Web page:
With fusion surgery, the damaged disc is removed, and the bones are fused together. This eliminates the associated pain and other symptoms, but because the vertebrae are fused, it leads to slightly limited motion and potentially greater strain on the adjacent discs. Cervical disc replacement, on the other hand, removes the herniated disc and replaces it with a functional artificial disc, thereby correcting symptoms while also enabling a natural range of motion.
Fortunately, data has shown that unlike hip or knee replacements, artificial discs in the cervical spine do not wear out over time, likely because they are subjected to far less stress than hip and knee joints.
There is proven track record data over 20+ years on cervical disc replacements. This is a reliable surgery that can provide patients with excellent outcomes.
The main risks with cervical disc replacement surgery using modern implants has little if anything to do with the replacement itself. Patients can experience a temporary sore throat, difficulty swallowing, and some minor neck pain due to the surgical approach in the front part of the neck.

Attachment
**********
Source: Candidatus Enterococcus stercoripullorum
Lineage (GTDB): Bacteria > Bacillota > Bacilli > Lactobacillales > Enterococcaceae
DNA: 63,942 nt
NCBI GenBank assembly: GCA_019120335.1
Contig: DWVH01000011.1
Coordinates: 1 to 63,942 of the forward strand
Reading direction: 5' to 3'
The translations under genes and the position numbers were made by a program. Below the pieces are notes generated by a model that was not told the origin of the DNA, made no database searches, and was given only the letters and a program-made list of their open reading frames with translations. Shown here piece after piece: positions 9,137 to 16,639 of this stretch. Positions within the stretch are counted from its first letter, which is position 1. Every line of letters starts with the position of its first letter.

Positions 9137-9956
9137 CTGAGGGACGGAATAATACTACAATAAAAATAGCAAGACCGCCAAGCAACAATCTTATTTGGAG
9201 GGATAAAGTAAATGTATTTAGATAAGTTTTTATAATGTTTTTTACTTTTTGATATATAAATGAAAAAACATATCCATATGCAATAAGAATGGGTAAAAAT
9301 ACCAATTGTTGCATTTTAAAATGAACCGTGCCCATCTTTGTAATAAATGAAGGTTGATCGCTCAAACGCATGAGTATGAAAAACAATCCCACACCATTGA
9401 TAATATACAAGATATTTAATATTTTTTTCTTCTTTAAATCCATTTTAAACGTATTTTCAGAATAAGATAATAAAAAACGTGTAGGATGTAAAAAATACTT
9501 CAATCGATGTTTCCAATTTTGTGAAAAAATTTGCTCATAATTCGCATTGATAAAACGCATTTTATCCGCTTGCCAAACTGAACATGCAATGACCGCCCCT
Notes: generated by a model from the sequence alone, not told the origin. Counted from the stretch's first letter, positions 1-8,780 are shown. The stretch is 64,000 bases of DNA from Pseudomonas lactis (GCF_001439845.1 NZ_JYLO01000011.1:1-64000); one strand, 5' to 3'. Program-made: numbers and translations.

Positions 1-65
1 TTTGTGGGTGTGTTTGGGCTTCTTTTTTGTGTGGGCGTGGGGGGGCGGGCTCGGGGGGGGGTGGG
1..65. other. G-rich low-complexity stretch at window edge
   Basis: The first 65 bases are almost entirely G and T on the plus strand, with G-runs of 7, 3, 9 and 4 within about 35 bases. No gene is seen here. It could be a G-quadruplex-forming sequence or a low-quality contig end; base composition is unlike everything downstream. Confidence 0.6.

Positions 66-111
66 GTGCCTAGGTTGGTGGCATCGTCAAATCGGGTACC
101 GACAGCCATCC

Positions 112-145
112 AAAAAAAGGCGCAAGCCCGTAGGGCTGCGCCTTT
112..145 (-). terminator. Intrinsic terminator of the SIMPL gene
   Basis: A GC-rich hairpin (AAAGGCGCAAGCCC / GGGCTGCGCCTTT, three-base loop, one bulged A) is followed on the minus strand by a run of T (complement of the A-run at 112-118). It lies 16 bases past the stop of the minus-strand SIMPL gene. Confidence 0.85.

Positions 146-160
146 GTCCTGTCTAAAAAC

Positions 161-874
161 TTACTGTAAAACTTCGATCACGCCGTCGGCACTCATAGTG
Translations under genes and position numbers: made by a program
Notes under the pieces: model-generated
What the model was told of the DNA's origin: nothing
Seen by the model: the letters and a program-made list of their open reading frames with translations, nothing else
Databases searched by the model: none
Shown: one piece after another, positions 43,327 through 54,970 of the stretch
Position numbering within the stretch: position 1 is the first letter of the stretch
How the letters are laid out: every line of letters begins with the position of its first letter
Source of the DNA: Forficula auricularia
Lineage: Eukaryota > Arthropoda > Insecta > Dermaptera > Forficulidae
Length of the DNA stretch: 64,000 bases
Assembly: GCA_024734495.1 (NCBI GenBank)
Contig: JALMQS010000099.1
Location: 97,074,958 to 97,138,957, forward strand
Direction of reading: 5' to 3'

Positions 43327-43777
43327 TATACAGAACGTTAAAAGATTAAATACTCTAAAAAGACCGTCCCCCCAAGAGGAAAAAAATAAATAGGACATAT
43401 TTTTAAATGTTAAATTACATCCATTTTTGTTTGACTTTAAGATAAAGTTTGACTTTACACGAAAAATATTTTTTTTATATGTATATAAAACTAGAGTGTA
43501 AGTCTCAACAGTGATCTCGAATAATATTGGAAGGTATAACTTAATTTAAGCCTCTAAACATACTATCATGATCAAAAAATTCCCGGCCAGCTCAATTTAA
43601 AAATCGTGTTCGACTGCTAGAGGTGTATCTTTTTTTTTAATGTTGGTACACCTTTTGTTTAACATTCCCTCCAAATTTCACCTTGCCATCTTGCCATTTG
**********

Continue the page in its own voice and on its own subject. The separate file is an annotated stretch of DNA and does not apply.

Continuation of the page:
The potential risks and benefits will be discussed with you at length prior to your procedure.
Immediately after the surgery, you will be taken to a recovery area for monitoring. Postoperative pain is minimal and can be treated with pain medications. You can resume eating your normal diet as soon as you have recovered from the anesthesia. Most patients are discharged home on the day of surgery or on the morning following.
At home, you are encouraged to move around (while avoiding strenuous activities) as soon as you feel up to it. Neurological symptoms can improve often immediately upon waking from anesthesia. Postoperative discomfort usually improves significantly within 2 to 3 days. You may need to continue wearing a neck support for up to one to two weeks, and you will be briefed by your surgeon regarding any other activity restrictions, suture removal, and requirements for physical therapy. Most patients can resume light work activities within 1 to 2 weeks and more strenuous labor within 3-4 weeks.